Renal biopsy specimens showed interstitial infiltration of lymphocytes, plasma cells, and eosinophils, with accompanying interstitial fibrosis (Figure 1). Many of the plasma cells were positive for IgG4 staining (>10 per high-power field). All 11 glomeruli showed spikes along the glomerular capillary walls. Routine IF showed diffuse and global IgG, C3, and C1q depositions along the GBM and negative staining for IgA, IgM, and C4. Kappa and lambda staining were not performed. Granular deposition of IgG4 along the GBM was also seen on immunoperoxidase staining. Electron microscopy revealed subepithelial and mesangial electron-dense deposits and scattered tubular basement membrane deposits.

Oral prednisolone at an initial dose of 40 mg/day (0.6 mg/kg/day) reduced his serum complement and IgG levels, and proteinuria was resolved to some extent (0.3 g/day). Two months later, when the prednisolone dose was tapered, however, proteinuria recurred (2.6 g/day); mizoribine was added to his regimen, which resolved the proteinuria. He had another episode of proteinuria 10 months after the initiation of mizoribine, which was resolved with temporarily increased prednisolone dose. We followed up with this patient for 17 months after the initial diagnosis when he tested negative for proteinuria and had normal complement and serum creatinine levels, and, subsequently, we tapered the prednisolone dose to 10 mg/day with mizoribine 150 mg/day. There was no recurrence of pancreatitis or any other extrarenal manifestations of IgG4-RD during the follow-up period.

3. Discussion

While many studies have reported IgG4-RKD in the past decade, a proposal on diagnostic criteria has been only recently published [1, 13]. IgG4-TIN can be diagnosed on the basis of the histological features of plasma cell-rich TIN with >10 IgG4-positive plasma cells per high-power field in the most concentrated field and at least one other feature using imaging, serology, or other organ involvement [1]. Both our cases satisfied the criteria of histological features and serology (elevated serum total IgG and IgG4 levels). Imaging did not show any radiographic features of IgG4-TIN such as low-attenuation renal lesions or diffuse marked enlargement of the kidneys. Although other organ involvement was not apparent, mildly enlarged supraclavicular and para-aortic lymph nodes on CT in Case 1 and a recent history of pancreatitis of unknown etiology in Case 2 were assumed to be secondary to IgG4-RD.

It is unclear why most cases of IgG4-RKD show TIN, whereas some cases show concurrent glomerular lesions. Nishi et al. reviewed 37 cases of IgG4-RKD that presented with TIN, of which 10 cases (27%) had complicated glomerulonephritis, including mesangial proliferative glomerulonephritis, membranous nephropathy, membranoproliferative glomerulonephritis, and endocapillary proliferative glomerulonephritis [2]. Proteinuria was generally mild or absent in most solely IgG4-TIN cases; however, similar to our cases with concurrent glomerulonephritis, they had moderate proteinuria. Membranous nephropathy has been the most commonly observed glomerular lesion associated with IgG4-RD; recently, even membranous nephropathy without TIN but with other features of IgG4-RD has also been recognized as part of IgG4-RKD [9, 11, 12]. To date, 21 cases of membranous nephropathy as a manifestation of IgG4-RD (IgG4-related membranous nephropathy) have been reported (Table 2) [1, 316]. Interestingly, it is also recognized that primary membranous nephropathy is an IgG4-dominant disease, and it is important to distinguish IgG4-related membranous nephropathy from primary membranous nephropathy. The latest case reports showed the absence of circulating antiphospholipase A2 receptor antibodies in cases of membranous nephropathy with IgG4-RD, suggesting that the membranous nephropathy was not idiopathic but was likely secondary to IgG4-RD [1012, 16].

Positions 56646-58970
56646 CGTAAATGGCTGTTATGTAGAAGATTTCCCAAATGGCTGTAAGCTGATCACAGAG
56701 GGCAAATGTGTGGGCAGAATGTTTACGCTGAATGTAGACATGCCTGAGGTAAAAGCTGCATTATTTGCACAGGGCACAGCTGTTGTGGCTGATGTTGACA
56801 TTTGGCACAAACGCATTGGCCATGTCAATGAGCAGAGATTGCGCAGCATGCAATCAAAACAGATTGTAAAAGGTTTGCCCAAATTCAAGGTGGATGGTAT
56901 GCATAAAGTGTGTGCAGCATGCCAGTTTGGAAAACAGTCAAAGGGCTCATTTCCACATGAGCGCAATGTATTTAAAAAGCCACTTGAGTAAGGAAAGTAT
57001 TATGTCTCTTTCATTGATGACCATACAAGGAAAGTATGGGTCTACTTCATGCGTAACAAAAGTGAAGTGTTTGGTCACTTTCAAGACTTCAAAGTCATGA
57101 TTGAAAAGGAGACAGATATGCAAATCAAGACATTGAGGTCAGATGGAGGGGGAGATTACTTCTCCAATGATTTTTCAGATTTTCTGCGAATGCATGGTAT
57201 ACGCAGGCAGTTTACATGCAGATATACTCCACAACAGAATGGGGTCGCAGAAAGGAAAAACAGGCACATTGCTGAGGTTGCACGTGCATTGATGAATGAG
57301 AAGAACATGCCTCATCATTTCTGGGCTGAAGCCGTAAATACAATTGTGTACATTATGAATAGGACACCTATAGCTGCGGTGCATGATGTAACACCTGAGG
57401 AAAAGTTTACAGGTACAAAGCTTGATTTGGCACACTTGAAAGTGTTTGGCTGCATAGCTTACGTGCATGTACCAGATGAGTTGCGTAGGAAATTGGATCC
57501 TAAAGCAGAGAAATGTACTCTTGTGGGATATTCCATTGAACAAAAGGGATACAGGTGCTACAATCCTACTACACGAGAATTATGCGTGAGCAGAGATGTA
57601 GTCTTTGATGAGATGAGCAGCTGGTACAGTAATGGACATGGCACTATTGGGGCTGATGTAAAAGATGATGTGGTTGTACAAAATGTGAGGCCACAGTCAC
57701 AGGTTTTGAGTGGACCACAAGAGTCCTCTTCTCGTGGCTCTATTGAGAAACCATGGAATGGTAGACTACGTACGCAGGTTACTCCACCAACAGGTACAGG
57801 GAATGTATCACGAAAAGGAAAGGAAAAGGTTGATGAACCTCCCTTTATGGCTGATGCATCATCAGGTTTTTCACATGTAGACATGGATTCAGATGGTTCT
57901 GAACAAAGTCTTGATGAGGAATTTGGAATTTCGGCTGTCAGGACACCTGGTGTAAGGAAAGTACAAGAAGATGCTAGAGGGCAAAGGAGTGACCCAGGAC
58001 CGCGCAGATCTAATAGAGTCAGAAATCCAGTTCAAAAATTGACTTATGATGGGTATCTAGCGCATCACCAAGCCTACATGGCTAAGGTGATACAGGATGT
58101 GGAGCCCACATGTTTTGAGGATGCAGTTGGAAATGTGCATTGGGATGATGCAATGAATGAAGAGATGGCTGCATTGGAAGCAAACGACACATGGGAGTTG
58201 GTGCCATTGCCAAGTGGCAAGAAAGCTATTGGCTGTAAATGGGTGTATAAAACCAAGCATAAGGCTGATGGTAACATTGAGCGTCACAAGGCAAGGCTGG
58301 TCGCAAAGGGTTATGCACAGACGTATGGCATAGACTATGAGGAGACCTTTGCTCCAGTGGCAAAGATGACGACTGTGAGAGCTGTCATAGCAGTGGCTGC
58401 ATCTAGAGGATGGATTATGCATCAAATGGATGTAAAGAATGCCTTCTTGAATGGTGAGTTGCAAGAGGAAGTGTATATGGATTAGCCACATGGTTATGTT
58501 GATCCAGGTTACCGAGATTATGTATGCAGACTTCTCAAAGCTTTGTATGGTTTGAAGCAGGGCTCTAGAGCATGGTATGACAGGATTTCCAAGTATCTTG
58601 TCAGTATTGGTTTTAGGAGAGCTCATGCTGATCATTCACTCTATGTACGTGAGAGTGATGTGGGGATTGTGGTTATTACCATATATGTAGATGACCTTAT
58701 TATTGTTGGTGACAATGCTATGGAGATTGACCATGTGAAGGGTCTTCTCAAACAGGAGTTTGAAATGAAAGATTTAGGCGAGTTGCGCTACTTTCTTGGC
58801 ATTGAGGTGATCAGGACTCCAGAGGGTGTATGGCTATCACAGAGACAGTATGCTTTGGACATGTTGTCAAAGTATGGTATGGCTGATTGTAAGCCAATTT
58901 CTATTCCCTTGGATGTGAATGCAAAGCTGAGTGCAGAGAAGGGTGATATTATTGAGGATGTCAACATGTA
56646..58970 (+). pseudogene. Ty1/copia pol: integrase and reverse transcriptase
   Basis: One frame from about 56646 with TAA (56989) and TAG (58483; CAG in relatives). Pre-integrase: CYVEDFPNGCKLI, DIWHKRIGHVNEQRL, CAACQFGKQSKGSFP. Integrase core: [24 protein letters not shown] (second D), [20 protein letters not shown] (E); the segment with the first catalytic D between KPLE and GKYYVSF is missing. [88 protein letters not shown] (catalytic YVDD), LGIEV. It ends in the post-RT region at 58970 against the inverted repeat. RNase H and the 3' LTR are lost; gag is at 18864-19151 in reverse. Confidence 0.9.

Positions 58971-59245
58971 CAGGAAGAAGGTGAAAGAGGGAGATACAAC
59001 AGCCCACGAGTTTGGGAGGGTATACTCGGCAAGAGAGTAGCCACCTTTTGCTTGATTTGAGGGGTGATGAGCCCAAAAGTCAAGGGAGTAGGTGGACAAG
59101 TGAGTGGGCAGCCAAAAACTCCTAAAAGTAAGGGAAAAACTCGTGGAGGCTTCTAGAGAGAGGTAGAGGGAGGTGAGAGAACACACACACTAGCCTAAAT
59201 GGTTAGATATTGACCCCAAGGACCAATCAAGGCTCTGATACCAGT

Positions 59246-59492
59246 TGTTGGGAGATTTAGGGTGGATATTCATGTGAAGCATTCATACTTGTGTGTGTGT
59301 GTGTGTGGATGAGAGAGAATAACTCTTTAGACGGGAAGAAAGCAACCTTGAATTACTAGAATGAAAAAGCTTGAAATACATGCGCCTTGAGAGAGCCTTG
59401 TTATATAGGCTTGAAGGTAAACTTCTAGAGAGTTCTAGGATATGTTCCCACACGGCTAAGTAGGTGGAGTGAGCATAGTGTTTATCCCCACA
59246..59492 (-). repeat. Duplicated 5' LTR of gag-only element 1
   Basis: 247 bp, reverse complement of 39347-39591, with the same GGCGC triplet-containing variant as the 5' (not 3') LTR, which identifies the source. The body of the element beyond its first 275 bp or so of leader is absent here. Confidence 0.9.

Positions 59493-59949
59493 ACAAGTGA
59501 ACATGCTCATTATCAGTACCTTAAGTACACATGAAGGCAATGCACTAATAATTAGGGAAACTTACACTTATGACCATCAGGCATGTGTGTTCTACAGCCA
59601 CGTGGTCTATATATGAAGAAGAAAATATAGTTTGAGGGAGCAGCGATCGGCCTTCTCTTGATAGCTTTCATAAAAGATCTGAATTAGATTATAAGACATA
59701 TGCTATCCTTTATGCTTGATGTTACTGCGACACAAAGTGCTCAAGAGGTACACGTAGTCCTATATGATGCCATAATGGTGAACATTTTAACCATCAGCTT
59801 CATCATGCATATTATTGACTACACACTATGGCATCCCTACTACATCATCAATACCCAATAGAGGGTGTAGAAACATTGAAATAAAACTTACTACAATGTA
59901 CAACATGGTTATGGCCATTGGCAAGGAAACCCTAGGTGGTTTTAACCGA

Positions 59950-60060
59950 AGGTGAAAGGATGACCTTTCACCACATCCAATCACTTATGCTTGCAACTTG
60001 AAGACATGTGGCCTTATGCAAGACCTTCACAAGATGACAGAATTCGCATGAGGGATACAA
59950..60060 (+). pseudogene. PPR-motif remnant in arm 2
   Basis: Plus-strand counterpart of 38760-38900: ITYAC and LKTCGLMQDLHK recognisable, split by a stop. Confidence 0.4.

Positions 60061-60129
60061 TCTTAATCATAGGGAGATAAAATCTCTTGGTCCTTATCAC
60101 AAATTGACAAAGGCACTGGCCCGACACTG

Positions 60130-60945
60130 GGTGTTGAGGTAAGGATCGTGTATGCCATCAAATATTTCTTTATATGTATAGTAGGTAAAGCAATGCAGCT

Of the 15 cases in which the treatment and the outcome were reported, 13 cases were initially administered corticosteroid therapy based on the fact that typical IgG4-RD and IgG4-TIN improve remarkably with steroid therapy (Table 2). However, eventually, 3 cases required mycophenolate mofetil [11], 3 cases required rituximab [11, 12, 15], and 1 case was treated with cyclophosphamide [11]. During the follow-up period, 2 cases required maintenance hemodialysis [8, 15] and 1 case had a renal transplant [11]. Proteinuria in 7 cases remained at >1.5 g/day after treatment, though serum creatinine and proteinuria partially improved [4, 5, 11, 12]. Overall, the treatment was not completely successful in many of the IgG4-related membranous nephropathy cases.

In the two present cases, we initially failed to control proteinuria with steroids alone but observed a decrease to 0 g/day as well as maintenance of renal function after adding mizoribine. Mizoribine is an imidazole nucleoside with immunosuppressive activity, which inhibits T-cell and B-cell proliferation [17]. Its use has been associated with a low incidence of severe adverse reactions; in Japan, it is currently used widely for preventing rejection in renal transplantation and for the treatment of lupus nephritis, IgA nephropathy, and rheumatoid arthritis. Its immunosuppressive mechanism is similar to mycophenolate mofetil as an inhibitor of inosine 5′-monophosphate dehydrogenase, but it is recently proposed to have further unique properties; inhibition of renal macrophage accumulation and prevention of glomerulosclerosis and interstitial fibrosis in non-insulin-dependent diabetic kidneys [18], enhancement of glucocorticoid efficacy by binding to 14-3-3 protein and HSP60 in glomerular cells [19, 20], and better histologic outcome in IgA nephropathy in group of steroid plus mizoribine combination therapy compared to group of steroid monotherapy [21].

While IgG4-RD is generally known to have a favorable response to steroid treatment, a poor response in cases of proteinuria with steroid therapy suggests that, although TIN subsides with steroids, the membranous nephropathy may linger. In such cases, it is justified to treat patients with immunosuppressants.

In summary, we describe two cases of IgG4-TIN with concurrent membranous nephropathy that responded favorably to the combination of prednisolone and mizoribine. When renal function or proteinuria in IgG4-RKD does not respond well to steroid therapy, particularly when these conditions are associated with membranous nephropathy, the administration of immunosuppressants should be considered.

Conflict of Interests

The authors declare that there is no conflict of interests regarding the publication of this paper.